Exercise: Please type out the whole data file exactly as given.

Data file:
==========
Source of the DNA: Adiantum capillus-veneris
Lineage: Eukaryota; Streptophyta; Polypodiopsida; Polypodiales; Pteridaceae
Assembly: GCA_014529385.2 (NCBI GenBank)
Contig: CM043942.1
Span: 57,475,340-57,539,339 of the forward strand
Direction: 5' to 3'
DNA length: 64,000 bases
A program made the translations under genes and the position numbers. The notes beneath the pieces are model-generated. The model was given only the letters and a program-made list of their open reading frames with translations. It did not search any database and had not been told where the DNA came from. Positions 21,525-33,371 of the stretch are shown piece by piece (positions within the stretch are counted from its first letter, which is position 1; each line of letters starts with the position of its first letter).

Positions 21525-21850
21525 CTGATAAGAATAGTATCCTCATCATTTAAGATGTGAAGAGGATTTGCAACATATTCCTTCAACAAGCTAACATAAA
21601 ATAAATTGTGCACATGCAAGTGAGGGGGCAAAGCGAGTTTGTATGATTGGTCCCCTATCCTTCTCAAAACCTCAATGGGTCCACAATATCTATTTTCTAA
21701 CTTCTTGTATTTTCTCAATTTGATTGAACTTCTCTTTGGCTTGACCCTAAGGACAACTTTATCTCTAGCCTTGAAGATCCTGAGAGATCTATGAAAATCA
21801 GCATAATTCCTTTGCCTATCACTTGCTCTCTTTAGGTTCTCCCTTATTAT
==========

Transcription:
Source of the DNA: Adiantum capillus-veneris
Lineage: Eukaryota; Streptophyta; Polypodiopsida; Polypodiales; Pteridaceae
Assembly: GCA_014529385.2 (NCBI GenBank)
Contig: CM043942.1
Span: 57,475,340-57,539,339 of the forward strand
Direction: 5' to 3'
DNA length: 64,000 bases
A program made the translations under genes and the position numbers. The notes beneath the pieces are model-generated. The model was given only the letters and a program-made list of their open reading frames with translations. It did not search any database and had not been told where the DNA came from. Positions 21,525-33,371 of the stretch are shown piece by piece (positions within the stretch are counted from its first letter, which is position 1; each line of letters starts with the position of its first letter).

Positions 21525-21850
21525 CTGATAAGAATAGTATCCTCATCATTTAAGATGTGAAGAGGATTTGCAACATATTCCTTCAACAAGCTAACATAAA
21601 ATAAATTGTGCACATGCAAGTGAGGGGGCAAAGCGAGTTTGTATGATTGGTCCCCTATCCTTCTCAAAACCTCAATGGGTCCACAATATCTATTTTCTAA
21701 CTTCTTGTATTTTCTCAATTTGATTGAACTTCTCTTTGGCTTGACCCTAAGGACAACTTTATCTCTAGCCTTGAAGATCCTGAGAGATCTATGAAAATCA
21801 GCATAATTCCTTTGCCTATCACTTGCTCTCTTTAGGTTCTCCCTTATTAT